In Fall 2020, City Council provided strategic direction to the Infrastructure work system to complete long range plans for water, wastewater and storm infrastructure by 2023. These plans provide staff with a roadmap to prioritize work that needs to be done in our water/wastewater systems. The City team completed the master plans in 2021 and 2022, and the results of the plans are being used to plan work for immediate, short-term and longer-term needs.
Utilities Rates, Fees & SDCs
City Council approves annual increases to customer water, sewer, and storm rates and fees and developer System Development Charges (SDCs) Please access the following information for additional details about the increases:
- Water Rates and Fees page
- Customer Rates and Fees - Frequently Asked Questions (PDF)
- System Development Charges (Tap Fees) - Frequently Asked Questions (PDF)
- Ordinance (begins on page 136) amending SDCs beginning October 1, 2023
- Note: an additional ordinance moving the start date tying SDCs to building permits was passed by City Council at the December 5, 2022 business meeting.
Recent City Council presentations related to these topics are listed at the bottom of the page.
- Water Treatment Plant Replacement
- Service Line Inventory Project
- 69th / 70th & Ward Sewer Line Replacement
- Other City Public Improvement Projects
About Our Water & Wastewater Systems
Arvada residents rely on their water and wastewater utilities to be there when they need them. That infrastructure requires regular maintenance and, at times, major investments in order to keep the system functioning 24 hours a day, 7 days a week, 365 days per year.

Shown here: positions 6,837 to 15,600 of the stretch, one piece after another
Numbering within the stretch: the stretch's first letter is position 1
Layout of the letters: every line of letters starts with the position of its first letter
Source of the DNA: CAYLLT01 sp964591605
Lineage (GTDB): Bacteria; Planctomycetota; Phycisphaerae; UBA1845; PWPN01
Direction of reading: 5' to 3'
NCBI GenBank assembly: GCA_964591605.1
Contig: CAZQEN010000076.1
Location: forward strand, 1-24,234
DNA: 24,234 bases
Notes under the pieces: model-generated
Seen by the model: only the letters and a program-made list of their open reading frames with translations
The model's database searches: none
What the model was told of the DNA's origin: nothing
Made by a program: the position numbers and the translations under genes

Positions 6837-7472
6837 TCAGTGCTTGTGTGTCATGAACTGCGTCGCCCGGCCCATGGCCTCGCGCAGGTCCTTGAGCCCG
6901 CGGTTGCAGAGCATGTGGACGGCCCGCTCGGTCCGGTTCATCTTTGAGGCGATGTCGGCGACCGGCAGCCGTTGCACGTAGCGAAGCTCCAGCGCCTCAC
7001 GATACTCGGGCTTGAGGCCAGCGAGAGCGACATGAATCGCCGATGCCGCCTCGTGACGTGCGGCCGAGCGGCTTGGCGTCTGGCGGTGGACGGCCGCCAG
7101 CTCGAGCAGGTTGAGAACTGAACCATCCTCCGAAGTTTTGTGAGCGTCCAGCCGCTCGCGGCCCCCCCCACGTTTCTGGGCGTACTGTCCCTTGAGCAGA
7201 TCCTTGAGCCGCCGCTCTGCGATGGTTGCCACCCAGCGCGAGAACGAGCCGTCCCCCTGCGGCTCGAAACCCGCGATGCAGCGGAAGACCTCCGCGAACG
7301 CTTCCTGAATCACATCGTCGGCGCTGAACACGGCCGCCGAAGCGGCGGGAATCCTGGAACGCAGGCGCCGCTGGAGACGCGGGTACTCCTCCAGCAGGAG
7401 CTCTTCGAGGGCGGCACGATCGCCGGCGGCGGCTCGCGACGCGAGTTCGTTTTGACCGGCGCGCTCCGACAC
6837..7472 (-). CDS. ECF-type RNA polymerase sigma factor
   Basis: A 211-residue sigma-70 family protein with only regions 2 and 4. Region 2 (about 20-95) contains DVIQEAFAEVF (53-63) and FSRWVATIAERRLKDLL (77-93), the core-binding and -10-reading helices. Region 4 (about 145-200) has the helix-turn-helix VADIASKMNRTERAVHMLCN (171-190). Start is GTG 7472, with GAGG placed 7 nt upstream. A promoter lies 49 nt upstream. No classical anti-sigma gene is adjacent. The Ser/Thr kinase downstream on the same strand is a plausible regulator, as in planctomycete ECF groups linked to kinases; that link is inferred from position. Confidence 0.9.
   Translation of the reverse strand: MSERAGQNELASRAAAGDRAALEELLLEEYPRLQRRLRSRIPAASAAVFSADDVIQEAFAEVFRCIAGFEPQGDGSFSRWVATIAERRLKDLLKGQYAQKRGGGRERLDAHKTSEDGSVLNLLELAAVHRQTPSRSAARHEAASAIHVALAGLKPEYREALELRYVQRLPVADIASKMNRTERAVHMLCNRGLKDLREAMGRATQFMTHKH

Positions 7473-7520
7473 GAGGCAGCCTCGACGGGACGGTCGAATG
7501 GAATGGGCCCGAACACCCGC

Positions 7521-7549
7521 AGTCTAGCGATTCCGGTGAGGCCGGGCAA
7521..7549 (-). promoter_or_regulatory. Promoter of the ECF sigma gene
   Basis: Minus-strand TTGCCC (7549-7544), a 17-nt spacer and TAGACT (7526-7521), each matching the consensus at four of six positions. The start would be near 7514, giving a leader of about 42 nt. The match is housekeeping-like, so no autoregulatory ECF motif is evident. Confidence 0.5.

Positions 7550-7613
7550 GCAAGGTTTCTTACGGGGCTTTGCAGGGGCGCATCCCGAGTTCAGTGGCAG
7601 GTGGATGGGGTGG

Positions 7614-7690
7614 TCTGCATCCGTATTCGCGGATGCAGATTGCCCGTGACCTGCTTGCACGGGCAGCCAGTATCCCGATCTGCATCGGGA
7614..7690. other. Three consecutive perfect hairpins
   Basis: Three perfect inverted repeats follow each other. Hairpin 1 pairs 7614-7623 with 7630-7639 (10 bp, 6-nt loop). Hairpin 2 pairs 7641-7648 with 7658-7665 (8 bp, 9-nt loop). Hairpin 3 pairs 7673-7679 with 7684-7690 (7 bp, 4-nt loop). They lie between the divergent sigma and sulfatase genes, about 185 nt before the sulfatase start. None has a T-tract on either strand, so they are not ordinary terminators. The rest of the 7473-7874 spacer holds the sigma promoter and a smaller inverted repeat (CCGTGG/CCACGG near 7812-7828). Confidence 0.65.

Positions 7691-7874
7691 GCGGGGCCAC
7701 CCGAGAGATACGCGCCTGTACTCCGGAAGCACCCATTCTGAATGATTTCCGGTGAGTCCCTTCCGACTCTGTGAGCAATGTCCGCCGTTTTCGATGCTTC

- The city's water and wastewater systems date to the early 20th century with current components installed starting in the 1950s.
- Between the 1960s and 1980s, Arvada residents provided a funding boost to our water and wastewater systems. Those infrastructure components are reaching the end of their useful life.
- The City's water and wastewater systems are vast, with raw water components, two drinking water treatment facilities, over 600 miles of water pipe, and over 450 miles of wastewater pipe.
Each year, the City team prioritizes projects in our system to keep delivering the level of service residents have come to expect. Some projects build capacity for new users and other projects replace and rehabilitate the existing system.
- Replacing and rehabilitating our vast water and wastewater systems is paid for through customer rates and bimonthly service fees.
- System development charges are collected from new homes and businesses to pay for the new capacity needed to serve them. Once in the city system, these customers pay rates and bimonthly service fees like everyone else.
For reference, the 10-year financials for the water, wastewater, and stormwater enterprise funds can be viewed in the City's Budget Book (PDF) on the following pages: Water, pages 112 to 113; Wastewater, pages 114 to 115; Stormwater, pages 118 to 119.
Presentations to Council
Water and Sewer Infrastructure Capacity Needs Assessment and Road Map